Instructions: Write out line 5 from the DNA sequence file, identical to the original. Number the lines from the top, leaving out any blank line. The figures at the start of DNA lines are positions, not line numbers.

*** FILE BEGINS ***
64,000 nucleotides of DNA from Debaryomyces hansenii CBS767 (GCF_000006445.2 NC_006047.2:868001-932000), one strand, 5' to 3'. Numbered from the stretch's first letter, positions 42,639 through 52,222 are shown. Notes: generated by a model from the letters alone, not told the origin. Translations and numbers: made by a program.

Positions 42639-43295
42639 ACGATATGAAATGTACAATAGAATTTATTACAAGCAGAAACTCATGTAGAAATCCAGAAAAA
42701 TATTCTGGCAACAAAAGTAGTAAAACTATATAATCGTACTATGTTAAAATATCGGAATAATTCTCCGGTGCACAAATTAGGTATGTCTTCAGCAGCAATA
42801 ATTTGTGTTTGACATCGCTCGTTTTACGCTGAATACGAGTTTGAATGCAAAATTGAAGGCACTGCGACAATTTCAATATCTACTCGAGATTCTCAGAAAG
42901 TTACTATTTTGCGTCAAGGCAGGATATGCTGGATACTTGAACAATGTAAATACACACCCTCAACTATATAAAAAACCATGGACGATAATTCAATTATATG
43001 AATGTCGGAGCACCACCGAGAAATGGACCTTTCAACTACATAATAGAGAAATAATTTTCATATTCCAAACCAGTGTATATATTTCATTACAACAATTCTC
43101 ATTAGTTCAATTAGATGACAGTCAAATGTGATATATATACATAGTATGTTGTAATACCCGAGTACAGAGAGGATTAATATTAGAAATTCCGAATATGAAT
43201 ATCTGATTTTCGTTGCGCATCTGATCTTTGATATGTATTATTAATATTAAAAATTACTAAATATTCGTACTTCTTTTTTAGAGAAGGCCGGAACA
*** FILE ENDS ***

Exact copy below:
42801 ATTTGTGTTTGACATCGCTCGTTTTACGCTGAATACGAGTTTGAATGCAAAATTGAAGGCACTGCGACAATTTCAATATCTACTCGAGATTCTCAGAAAG